Asurvey of 3,693 first- and second-year surgical residents found that 48.1% said medical school did not adequately prepare them for the rigors of surgical residency. Although the more overnight calls a student participated in, the more significantly likely they were to have felt adequately prepared for residency, only 51.6% reported taking call less than twice per month, as did 43.3% during sub-internships. However, one-third of those who took call more than four times per month still felt unprepared. Other factors limiting preparedness included rules and regulations limiting what students could do during clerkships and students acting as observers only when taking overnight call. Meanwhile, residents who felt well prepared for surgical training reported significantly fewer symptoms of emotional exhaustion, depersonalization, and burnout.

The paper, published in JAMA Surgery, surveyed residents who were training at hospitals that participated in the Flexibility in Duty Hour Requirements for Surgical Trainees (FIRST) trial.

A faculty member interview as part of the investigation noted that in the current culture, medical students were not allowed to write progress notes. A program director said, “I think that we’ve done a real disservice to the medical students at this point, giving them an improper perception of what residency means and what going into surgery means in general.”

These findings did not surprise me. In one of my first blog posts in 2010, I wrote, “The third-year surgery rotation in medical school is not necessarily a good simulation of what it’s like to be a surgical resident.” The school I was with at the time had mandated that the students be allowed to go to bed at 11:00pm and only be awakened for major cases. I further explained this in a 2012 post, saying, “I believe a major cause [of attrition] is that medical students do not understand what surgical residency training is really like. In some schools, third-year [surgical] clerkships are as short as 4 to 6 weeks, and part of that time may be spent on clinic or subspecialty rotations.” I also pointed out that many schools limited the amount of overnight call for students to once per week, resulting in “an unrealistic picture of what a surgical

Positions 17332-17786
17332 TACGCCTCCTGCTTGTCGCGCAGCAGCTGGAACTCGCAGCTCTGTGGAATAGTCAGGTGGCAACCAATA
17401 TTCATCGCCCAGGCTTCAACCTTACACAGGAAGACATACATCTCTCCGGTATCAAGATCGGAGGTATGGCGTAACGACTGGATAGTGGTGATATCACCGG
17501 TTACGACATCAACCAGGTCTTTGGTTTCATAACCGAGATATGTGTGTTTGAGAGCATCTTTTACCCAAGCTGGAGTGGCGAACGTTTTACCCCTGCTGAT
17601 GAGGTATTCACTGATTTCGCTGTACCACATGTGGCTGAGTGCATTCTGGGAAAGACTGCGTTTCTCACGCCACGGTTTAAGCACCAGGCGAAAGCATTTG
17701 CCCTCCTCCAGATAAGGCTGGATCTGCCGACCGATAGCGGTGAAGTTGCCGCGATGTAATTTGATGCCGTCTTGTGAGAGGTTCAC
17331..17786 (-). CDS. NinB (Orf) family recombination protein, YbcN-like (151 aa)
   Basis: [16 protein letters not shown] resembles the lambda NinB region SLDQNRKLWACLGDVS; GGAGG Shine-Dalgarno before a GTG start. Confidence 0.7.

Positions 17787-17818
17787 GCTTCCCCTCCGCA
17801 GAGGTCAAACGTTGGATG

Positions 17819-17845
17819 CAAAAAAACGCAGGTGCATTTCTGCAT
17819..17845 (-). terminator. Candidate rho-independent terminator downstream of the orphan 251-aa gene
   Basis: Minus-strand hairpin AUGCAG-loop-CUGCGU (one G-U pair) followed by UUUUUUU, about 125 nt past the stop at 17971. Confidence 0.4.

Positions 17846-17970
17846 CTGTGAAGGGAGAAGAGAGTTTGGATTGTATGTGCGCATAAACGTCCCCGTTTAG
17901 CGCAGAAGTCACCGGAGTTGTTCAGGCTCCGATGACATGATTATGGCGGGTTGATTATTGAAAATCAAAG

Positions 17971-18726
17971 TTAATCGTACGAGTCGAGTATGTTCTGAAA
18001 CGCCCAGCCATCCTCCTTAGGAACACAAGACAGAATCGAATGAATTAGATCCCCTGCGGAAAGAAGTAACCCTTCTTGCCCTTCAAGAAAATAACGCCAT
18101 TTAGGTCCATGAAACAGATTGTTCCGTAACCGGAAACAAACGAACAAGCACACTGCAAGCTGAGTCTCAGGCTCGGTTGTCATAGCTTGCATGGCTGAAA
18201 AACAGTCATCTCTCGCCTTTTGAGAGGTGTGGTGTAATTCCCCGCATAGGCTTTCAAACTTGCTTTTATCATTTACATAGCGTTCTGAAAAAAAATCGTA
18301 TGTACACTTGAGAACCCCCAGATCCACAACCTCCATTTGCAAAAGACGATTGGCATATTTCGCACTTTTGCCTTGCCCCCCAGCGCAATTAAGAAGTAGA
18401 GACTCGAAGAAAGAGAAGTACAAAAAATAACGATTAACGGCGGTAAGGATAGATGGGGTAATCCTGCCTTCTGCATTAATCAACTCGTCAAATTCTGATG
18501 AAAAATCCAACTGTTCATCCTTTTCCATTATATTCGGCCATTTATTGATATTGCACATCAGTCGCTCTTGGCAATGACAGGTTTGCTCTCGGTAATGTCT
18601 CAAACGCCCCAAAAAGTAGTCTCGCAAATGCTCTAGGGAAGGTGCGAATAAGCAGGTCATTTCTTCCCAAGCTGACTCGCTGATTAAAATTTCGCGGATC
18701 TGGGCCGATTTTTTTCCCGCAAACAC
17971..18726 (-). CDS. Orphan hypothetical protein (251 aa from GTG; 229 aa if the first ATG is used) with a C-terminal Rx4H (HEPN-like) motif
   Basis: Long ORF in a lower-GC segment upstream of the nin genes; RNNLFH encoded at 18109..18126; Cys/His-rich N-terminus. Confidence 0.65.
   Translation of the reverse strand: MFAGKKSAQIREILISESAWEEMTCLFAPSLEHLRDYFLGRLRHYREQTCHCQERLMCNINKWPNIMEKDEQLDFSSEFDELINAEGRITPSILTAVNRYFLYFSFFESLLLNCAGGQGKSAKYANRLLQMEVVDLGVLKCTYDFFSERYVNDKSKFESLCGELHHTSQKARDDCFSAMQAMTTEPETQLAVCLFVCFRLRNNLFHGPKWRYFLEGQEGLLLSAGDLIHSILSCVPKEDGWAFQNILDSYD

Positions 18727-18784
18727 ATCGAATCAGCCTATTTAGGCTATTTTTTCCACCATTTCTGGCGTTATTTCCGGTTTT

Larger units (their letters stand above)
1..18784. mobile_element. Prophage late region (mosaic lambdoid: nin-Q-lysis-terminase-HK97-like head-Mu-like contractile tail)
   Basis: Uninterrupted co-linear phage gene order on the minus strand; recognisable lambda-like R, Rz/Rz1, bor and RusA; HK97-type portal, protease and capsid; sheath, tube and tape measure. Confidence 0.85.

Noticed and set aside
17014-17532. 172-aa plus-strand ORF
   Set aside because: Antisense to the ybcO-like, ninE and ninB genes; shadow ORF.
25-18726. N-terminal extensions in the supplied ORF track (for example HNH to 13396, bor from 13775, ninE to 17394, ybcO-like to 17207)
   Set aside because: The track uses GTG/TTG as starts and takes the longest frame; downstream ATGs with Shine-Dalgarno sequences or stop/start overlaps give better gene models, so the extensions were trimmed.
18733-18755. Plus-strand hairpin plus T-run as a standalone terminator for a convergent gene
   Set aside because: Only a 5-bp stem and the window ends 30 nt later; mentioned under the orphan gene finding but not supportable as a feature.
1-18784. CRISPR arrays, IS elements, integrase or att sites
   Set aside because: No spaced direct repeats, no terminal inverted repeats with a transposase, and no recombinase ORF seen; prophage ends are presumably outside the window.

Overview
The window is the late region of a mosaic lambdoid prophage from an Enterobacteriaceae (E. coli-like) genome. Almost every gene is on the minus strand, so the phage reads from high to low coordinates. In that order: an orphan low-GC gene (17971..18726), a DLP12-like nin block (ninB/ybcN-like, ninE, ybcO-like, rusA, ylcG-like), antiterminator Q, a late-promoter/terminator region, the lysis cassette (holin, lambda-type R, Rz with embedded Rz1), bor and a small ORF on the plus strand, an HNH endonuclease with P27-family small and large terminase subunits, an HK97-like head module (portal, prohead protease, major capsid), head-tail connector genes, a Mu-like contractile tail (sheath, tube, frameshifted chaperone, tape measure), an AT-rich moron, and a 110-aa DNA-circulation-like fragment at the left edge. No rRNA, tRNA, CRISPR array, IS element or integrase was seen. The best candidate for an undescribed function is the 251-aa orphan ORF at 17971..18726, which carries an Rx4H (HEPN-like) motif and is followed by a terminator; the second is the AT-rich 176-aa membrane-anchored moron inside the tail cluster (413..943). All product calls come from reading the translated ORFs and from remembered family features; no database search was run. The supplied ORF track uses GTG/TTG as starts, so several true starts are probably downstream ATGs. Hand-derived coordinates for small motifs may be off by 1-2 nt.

residency is like.”

The authors of the JAMA Surgery paper concluded, “Adequate exposure to the necessary realities of surgical training and independent practice, particularly overnight call during the medical school clerkship, may [my emphasis] contribute to improved preparedness, lower attrition, and lower rates of burnout in general surgery residency.”

I hope the paper is widely read by medical and surgical educators.